Bosses are allowing flexibility because "there's a danger in being too hardline"

Firms around the nation are all too aware that requiring workers to come in every day, may actually end up pushing them out the door.

"There's a danger in being too hardline," says Luis von Ahn, co-founder and CEO of Duolingo, a language-learning platform. "Top talent wants some amount of flexibility."

Beginning March 1, Duolingo employees are required to work from the office, but only for three days a week. And exceptions are being granted for basically anyone who asks—at least for now, von Ahn says.

More than 80% of the staff came back on March 1, he says. Von Ahn says their "really good company culture" is why employees "actually really honest to God want to be here." But just to be sure, he's "doubling down on office culture" hoping to make it even more enticing. For example, "homecoming week" included an ice-cream social and happy hour, the company is fully funding employee "clubs" ranging from skiing to wine-tasting, and the staff chef now prepares hot breakfasts, in addition to lunches that are all free of charge.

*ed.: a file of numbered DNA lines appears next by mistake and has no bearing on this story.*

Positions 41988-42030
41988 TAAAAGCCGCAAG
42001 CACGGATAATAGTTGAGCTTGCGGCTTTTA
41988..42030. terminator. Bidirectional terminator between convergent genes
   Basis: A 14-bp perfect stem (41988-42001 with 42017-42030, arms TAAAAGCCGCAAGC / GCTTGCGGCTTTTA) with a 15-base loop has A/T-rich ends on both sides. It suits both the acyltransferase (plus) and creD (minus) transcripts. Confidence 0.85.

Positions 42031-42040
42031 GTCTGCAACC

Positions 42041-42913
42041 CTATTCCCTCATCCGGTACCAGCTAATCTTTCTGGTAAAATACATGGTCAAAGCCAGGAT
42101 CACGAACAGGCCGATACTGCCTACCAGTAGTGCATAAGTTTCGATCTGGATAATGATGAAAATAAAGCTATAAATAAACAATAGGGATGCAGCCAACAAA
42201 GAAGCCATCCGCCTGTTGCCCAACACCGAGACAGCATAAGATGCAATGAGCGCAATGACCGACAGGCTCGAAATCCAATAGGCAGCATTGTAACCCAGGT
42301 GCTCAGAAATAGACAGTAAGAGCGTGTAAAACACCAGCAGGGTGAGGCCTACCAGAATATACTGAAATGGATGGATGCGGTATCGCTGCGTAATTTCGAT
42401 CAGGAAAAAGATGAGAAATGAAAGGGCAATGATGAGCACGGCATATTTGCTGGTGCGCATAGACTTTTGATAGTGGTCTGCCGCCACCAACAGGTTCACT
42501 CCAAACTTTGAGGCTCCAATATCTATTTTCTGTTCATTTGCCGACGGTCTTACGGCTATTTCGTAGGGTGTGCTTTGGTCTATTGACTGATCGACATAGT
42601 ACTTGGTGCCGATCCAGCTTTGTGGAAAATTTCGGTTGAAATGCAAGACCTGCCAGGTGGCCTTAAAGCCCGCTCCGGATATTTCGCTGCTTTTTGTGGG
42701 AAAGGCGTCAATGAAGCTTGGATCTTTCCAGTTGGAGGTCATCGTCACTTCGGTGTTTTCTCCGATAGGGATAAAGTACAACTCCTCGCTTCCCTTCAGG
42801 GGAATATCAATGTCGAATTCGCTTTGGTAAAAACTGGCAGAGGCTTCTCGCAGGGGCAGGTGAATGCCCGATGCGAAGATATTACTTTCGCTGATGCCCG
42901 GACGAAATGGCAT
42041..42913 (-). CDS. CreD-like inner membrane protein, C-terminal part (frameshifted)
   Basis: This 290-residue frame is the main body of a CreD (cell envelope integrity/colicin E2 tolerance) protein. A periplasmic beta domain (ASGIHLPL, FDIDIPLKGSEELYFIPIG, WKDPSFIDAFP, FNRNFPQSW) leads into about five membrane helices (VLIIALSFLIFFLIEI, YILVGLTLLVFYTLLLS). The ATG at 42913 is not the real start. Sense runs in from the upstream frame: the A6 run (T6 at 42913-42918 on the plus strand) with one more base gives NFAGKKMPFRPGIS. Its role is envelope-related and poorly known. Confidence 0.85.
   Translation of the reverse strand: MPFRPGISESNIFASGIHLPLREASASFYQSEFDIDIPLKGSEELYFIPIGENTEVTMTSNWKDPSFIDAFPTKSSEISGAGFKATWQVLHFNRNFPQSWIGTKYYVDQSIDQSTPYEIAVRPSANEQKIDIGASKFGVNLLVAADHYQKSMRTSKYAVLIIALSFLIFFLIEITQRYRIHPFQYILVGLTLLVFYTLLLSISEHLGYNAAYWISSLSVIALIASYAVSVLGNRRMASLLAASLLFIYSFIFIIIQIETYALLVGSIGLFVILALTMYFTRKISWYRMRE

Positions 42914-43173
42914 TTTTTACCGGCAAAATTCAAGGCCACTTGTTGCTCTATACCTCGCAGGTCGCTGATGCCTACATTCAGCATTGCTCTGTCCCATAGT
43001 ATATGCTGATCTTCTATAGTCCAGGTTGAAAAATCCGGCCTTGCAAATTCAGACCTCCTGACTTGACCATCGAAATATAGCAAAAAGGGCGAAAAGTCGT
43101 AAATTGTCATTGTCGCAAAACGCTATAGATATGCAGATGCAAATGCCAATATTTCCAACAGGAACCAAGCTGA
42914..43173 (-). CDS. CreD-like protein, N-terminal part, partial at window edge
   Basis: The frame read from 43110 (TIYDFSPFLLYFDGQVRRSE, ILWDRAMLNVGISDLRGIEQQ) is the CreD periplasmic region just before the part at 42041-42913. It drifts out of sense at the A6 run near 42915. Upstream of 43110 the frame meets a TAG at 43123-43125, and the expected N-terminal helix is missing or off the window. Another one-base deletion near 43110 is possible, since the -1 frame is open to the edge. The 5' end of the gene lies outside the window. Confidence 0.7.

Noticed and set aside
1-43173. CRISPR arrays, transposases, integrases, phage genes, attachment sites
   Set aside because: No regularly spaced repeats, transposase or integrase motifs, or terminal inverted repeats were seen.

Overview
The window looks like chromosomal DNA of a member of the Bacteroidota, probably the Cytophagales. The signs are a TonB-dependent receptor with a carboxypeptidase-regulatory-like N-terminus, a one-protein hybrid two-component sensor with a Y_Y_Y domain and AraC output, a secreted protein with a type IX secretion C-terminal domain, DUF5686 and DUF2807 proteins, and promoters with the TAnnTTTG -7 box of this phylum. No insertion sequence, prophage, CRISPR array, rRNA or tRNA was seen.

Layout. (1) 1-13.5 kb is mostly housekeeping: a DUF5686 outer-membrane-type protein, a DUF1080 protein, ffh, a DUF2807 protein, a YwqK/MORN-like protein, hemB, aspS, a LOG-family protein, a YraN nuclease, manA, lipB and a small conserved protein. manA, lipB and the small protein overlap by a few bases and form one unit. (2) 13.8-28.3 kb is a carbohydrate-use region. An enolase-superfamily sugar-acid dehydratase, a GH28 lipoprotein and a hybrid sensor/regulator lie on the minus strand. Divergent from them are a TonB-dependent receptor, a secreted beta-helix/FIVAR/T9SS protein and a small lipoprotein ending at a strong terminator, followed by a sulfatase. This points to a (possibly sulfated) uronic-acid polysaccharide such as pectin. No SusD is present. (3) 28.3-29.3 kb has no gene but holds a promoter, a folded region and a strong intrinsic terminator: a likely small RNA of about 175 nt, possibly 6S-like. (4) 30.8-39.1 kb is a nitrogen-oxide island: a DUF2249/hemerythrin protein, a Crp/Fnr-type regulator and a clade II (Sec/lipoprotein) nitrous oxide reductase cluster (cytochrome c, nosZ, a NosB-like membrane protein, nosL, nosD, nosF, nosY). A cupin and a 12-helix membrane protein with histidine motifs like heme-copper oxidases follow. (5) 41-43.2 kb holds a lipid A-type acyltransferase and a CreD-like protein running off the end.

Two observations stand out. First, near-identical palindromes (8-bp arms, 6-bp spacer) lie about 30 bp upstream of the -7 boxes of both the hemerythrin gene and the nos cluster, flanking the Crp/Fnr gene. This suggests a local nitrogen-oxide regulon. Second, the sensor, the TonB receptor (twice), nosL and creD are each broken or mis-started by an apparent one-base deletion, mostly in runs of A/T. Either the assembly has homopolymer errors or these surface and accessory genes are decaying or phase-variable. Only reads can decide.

Duolingo threw a "homecoming" ice-cream party at its Pittsburgh headquarters to welcome workers back to the office beginning March 1st, one of many efforts to sweeten the deal for workers coming back to work on site.
/ Ingeborg Spadafore
/
Ingeborg Spadafore
Duolingo threw a "homecoming" ice-cream party at its Pittsburgh headquarters to welcome workers back to the office beginning March 1st, one of many efforts to sweeten the deal for workers coming back to work on site.

It's critical for young people and new workers to be back in office to learn the ropes of the company

Call it a kind of enlightened self-interest. At the height of the pandemic, when employees were all working remote, "Our innovation pipeline got significantly worse," von Ahn says. But as soon as people started coming back, "the number of new ideas started popping up again."

Andy Waugh, a managing director at a large insurance broker in Boston, is also trying to encourage more people to come back. It's especially critical for young and new workers, he says, to learn the ropes and advance in the company.

"How we operate, what our ethos is, how to do their jobs, how to treat clients - they've got to learn all that, and they won't see it from their kitchen," he says.